By Angela Lehman
"This is a place to hang out, relax and enjoy good food," Josh Novak, owner-chef of The Hollar, says. And it would appear Novak has hit it just right. His new restaurant in Madrid teams Southern-style cooking with New Mexico's relaxed, friendly vibes.
Novak converted a previous eatery, located at the southern end of Madrid's eclectic main drag on Highway 14 (opposite The Mine Shaft Tavern), into a comfy, laid-back space that now consists of a single room that can serve approximately 28 diners at well-spaced, minimal gray tables and comfortable brown leatherish seating. On the walls, large, contemporary unframed oils by local artist James Hayes provide all the color.
But The Hollar is not really about the décor—it's about the food. Novak, a Cordon Bleu graduate, has a miraculously concise menu filled with items diners actually enjoy eating.
When asked what the most popular items are among the diverse clientele—Harley enthusiasts to local intellectuals—manager Andrew Wice replies, "the prosciutto cheeseburger, the crispy chicken and the braised pork."
After trying them out, I understand why. Chef Novak puts his own twist on Southern cuisine. Nothing deep-fried, no greasy gravies—the food here simply uses the best aspects of a regional style of cooking that combines flavor and texture with eye appeal.
For starters, my dining companions and I shared the fried green tomatoes coated with cornmeal crust and topped with lavender flavored béchamel sauce and a totally delicious bruschetta: chopped tomatoes with olives, onions, lemon and feta cheese served with crisp focaccia toasts for scooping (both $6).
For entrées, we sampled the yummy crispy chicken breast ($14, with a cornmeal crust that sits on a bed of cheesy grits, accompanied by baby asparagus tips and carrots. We also tried the braised pork tenderloin ($14), which comes over creamy mashed potatoes and the same vegetables—the vegetables, which are farmed locally, change according to availability. The pork was so tender (eight hours in the oven) and delicious it could have been consumed happily by any toothless diner. Seared scallops served with crispy corn fritters have a garnish of the lavender flavored béchamel sauce and present a perfect combination of textures ($17). The portions were very generous and the food was not overly salted—a heavy handed device often found around this area. We did not try the cheeseburger ($10), leaving it for a lunchtime visit when the warmer weather will allow eating on the 20-seat outdoor terrace, perfect for people watching.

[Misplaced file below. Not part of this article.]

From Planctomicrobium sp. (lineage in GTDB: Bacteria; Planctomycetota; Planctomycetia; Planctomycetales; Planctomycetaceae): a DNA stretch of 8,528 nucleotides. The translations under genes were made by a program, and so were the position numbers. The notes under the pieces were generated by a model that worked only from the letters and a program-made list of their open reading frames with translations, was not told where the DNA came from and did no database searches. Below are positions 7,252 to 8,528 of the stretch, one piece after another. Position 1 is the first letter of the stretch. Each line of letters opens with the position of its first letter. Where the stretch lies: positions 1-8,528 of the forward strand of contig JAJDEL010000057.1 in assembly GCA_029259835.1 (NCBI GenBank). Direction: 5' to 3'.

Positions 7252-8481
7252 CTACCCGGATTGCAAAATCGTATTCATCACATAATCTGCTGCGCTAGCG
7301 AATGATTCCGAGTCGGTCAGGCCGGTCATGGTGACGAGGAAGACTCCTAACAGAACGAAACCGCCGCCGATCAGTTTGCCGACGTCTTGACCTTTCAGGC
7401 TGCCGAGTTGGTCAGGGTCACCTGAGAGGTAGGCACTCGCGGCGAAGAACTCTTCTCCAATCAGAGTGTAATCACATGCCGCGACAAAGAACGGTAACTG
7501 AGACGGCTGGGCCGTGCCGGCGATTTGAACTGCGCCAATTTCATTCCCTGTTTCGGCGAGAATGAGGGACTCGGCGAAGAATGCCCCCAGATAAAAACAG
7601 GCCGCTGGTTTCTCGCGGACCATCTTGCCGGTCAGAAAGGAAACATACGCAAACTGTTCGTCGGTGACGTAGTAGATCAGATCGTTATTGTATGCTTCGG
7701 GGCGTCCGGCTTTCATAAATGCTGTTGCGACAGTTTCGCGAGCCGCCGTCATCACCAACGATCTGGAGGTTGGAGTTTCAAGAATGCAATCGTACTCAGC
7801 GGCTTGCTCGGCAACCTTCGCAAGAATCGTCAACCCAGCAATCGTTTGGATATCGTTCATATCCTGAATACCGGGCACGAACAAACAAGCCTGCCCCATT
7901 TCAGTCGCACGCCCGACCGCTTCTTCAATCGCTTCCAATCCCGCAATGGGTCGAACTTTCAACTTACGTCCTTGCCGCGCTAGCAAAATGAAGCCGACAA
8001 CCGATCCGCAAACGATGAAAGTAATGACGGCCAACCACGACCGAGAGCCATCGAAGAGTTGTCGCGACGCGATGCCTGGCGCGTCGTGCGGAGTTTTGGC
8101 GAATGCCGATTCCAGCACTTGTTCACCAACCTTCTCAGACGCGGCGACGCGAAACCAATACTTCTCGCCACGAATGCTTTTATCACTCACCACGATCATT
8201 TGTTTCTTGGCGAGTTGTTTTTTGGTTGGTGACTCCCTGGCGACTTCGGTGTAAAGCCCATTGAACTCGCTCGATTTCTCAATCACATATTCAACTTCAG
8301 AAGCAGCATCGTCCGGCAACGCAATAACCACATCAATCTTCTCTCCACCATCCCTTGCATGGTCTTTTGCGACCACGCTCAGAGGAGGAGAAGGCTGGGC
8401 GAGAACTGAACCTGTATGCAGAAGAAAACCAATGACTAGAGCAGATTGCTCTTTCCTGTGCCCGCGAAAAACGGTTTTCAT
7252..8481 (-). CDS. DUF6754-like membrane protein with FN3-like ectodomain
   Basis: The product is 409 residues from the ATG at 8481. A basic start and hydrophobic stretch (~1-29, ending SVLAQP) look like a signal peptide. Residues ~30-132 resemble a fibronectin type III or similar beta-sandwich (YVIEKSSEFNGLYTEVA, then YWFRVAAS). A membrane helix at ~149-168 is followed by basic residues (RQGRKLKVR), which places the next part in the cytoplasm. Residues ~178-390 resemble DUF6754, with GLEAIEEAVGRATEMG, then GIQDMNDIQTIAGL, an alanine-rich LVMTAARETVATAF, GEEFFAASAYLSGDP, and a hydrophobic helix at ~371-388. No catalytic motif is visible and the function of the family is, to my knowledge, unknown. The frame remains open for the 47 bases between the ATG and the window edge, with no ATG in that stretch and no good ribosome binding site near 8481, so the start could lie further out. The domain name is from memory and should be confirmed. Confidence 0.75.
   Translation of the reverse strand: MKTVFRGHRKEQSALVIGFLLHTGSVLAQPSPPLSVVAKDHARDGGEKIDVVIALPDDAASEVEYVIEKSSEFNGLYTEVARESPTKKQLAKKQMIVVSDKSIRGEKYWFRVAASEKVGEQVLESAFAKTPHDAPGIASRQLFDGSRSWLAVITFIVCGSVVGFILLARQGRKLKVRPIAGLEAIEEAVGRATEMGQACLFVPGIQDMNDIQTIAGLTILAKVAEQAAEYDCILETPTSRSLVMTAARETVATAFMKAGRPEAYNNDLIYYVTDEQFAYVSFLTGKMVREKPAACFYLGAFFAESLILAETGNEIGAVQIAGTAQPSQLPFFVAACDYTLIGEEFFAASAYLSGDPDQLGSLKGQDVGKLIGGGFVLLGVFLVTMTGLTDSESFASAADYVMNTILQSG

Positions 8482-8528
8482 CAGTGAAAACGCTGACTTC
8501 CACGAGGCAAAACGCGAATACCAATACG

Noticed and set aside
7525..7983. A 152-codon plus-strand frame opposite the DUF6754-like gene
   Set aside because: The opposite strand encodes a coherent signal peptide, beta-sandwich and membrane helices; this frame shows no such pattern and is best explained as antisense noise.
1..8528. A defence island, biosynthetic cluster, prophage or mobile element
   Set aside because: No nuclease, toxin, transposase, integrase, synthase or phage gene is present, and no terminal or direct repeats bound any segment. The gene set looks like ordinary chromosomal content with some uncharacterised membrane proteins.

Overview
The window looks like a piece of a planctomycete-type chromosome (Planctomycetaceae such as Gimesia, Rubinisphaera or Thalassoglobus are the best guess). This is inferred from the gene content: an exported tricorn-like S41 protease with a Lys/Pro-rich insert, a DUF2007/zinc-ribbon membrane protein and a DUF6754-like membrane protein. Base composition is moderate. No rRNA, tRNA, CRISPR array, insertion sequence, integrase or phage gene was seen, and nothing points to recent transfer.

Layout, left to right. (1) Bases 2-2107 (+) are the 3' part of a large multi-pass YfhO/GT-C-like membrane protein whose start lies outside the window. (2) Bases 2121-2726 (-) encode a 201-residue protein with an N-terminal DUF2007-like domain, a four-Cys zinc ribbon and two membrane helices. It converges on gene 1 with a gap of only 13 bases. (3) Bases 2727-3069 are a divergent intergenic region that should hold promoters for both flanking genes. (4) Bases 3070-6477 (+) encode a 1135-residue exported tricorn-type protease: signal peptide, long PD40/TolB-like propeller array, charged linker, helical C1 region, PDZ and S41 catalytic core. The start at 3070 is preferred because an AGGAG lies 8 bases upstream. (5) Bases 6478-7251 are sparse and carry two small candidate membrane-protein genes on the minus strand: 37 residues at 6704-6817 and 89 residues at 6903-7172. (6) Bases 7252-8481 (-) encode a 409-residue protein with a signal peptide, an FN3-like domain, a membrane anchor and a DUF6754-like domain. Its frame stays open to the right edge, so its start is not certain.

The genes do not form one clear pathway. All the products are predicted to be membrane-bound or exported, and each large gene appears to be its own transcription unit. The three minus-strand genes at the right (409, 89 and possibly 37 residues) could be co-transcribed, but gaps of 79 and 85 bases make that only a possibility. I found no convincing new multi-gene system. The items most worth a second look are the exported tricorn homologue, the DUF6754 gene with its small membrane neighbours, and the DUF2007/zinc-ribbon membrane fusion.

Novak and his small team started an operation called Baked in Madrid to provide their own breads and, soon, desserts. The fresh corn bread we enjoyed was one of the venture's first products, as was the dessert of chocolate chip, cream cheese brownie. Desserts range from $3.50 to $4.
The Hollar has eight interesting beer selections ($3.50 to $5). Glasses of wine come in four varieties, two red and two white and are only $5 to $8 a glass and $18 to $28 a bottle—sensible pricing for sensible wines. Local water is infused with cucumbers for an interesting and refreshing treat.
The same menu is served for lunch with a few extra items such as a shrimp po' boy ($8), a pork biscuit ($9), three varieties of subs ($7), with more seasonal items to come. The Sunday brunch menu changes each week with dishes such as potato pancakes ($7) or steak and eggs ($15), and there is live music on Saturdays and Sundays.
Intelligent, knowledgeable service by local and published author Andrew Wice—his haiku framed on the wall—is supplemented by a friendly team that ensures customers feel right at home.
OK—want to know what a hollar is? It's a colloquial Southern term for a small, shallow valley or literally—a hollow. Which is exactly how the land lies, right here in Madrid.
Open 11 am-3 pm and 5-9 pm Wednesday-Saturday, 11 am-3 pm Sunday
2849 Hwy. 14